Page 1

SECTIONS AND ELEVATIONS Section A facing patio Light tunnels

Section A facing patio

Bedroom

Bath

Bedroom

Kitchen and dining

M. Bedroom

Section B and sun angles Light tunnels

M. Bath

M. Bedroom

North east elevation (obs: Mountain has been partially cut)

North west elevation not possible due to mountain.

South east elevation (front) 1

2

South west elevation (obs: Mountain has been partially cut) 7m

Carl Heintz 2013


DETAILS, PERSPECTIVES AND AXOS Entry

Bath

Bedroom

Kitchen & dining

M. Bath

Bath

Bedroom

M. bedroom

Patio

Point of entry

Window and wall detail OBS: The smaller text nd the arrow (>) means door leading to stated room.

Grass-roof This thickness lets 50% of the rainwater stay. Good natural insulation. Beauthiful and comfortable

Railing

Photovoltaic panel Faces south to optimize sun intake

Damp-proof membrane Prevents excess moist into the concrete. Gravel Works as a buffer and drainage for excess water.

+4.06 m

Damp-proof membrane

+3.73

Insulation

Drip groove Prevents rainwater to drip into concrete execessivly

+2.51

+2.07

+1.67

+1.26

+0.08 0 -0.096

-0.298

0 +0,09

+0.49

+0.94

Jaloussi mechanism Functions as overhang as well as it reflects light. Makes it easy to choose how much light and air goes in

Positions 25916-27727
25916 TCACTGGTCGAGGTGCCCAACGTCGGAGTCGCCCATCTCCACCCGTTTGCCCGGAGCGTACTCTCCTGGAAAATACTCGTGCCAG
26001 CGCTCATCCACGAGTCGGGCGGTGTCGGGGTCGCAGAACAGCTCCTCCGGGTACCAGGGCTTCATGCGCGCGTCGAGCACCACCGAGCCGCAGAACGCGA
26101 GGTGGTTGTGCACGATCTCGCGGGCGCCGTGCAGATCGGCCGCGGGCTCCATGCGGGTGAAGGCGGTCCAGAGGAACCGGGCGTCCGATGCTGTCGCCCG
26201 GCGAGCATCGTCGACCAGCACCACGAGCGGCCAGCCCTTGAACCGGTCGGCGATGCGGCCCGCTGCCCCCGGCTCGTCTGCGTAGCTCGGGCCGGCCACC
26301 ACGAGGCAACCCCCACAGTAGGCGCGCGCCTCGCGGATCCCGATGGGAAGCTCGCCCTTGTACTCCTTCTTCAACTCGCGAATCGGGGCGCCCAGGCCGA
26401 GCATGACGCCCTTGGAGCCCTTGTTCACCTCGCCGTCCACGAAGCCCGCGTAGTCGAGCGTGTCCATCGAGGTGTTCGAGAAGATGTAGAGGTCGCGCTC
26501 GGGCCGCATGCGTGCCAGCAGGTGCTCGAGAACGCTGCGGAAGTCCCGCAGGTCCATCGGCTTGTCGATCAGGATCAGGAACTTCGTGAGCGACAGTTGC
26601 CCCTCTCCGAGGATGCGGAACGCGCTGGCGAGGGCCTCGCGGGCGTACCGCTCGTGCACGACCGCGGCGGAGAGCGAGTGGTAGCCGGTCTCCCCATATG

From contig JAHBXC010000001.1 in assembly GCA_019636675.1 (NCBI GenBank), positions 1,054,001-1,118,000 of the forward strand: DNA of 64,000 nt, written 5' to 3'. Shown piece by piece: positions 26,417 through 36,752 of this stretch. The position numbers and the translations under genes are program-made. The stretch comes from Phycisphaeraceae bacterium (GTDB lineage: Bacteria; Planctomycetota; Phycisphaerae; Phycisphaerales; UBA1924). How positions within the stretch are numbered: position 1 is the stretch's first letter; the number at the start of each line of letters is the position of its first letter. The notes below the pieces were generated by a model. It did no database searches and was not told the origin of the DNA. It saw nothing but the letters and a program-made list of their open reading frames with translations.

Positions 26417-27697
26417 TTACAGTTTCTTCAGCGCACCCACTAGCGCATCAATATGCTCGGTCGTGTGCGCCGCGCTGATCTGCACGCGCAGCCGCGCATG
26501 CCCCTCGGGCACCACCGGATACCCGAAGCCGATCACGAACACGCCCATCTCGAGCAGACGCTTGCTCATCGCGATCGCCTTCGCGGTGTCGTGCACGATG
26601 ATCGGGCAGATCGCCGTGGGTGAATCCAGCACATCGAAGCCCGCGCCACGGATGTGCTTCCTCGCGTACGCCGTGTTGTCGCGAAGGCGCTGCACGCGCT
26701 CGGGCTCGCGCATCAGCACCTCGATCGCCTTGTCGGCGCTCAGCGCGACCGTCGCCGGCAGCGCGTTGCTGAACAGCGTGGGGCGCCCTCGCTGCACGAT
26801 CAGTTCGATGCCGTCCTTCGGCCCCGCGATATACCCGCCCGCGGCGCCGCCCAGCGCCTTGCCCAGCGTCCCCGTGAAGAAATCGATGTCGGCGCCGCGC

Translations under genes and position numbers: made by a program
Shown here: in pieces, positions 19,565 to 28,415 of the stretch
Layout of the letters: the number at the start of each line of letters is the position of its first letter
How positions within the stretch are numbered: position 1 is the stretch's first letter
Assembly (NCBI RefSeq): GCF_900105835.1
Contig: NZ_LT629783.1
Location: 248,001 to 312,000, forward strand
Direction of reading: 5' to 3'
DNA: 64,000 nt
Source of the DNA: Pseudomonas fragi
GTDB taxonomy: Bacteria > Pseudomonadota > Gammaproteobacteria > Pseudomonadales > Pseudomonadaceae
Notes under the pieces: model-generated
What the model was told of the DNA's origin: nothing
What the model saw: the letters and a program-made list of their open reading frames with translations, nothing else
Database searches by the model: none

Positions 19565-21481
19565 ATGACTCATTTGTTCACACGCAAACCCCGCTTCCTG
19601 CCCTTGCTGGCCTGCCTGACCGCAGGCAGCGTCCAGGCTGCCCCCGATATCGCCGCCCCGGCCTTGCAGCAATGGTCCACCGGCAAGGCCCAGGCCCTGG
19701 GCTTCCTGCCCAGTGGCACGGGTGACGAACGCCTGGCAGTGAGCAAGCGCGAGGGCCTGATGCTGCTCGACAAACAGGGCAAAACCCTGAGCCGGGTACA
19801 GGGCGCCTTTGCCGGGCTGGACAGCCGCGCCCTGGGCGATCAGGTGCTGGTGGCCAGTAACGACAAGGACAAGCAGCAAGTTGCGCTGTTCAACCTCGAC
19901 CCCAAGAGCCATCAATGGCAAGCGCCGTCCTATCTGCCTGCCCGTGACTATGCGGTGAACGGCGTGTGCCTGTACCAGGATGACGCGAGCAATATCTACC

-0.73.8 m +2.91m

EFIS on the outside facade Insulation on the parts that receieve the most sun. Placed on the outside of the wall.

Carl Heintz 2013


DESIGN PHASES AND PROCESS Design phases and process The building has been redesigned several times. It started with a lot of reading regarding what is optimal for a site like this, dry and very hot. After going through case studies and a lot of material, I decided to avoid getting into the habit of reasoning that everything can be handled with solar panels. They are getting more and more effective but focusing on envelope, direction and other factors are important parts, probably far more important than the panels themselves, also cheaper.

Then problems arised with the usage of space, a lot was considered to be sub-optimal and that idea got changed. Again, I wanted to escape from the plain box. I therefore thought to bring in different heights for the entry, the living room and the kitchen to add depth.

I quickly decided to do a submerged erged building. ding. ding This was not appreciated since it adds complications to the construction. Likewise, other limitations such as building code required retaining walls on the topmost of the roof (facing northwest) as well as a safety railing on the roof to prevent children etc from hurting themselves.

After that, I realized it would be in line with the environmental concept to make the building a part of the landscape. The facade is taken from the outlines of the topography but just extended a bit. Green roofs and a lawn will add comfortability to the site.

The last big problem was the stairway and the lawn. To get that working well was challenging since the topography was somewhat awkward, I did retaining walls and I wanted comfortable stairs, limit the amount of dug-out as well as I did not want to use loads of material.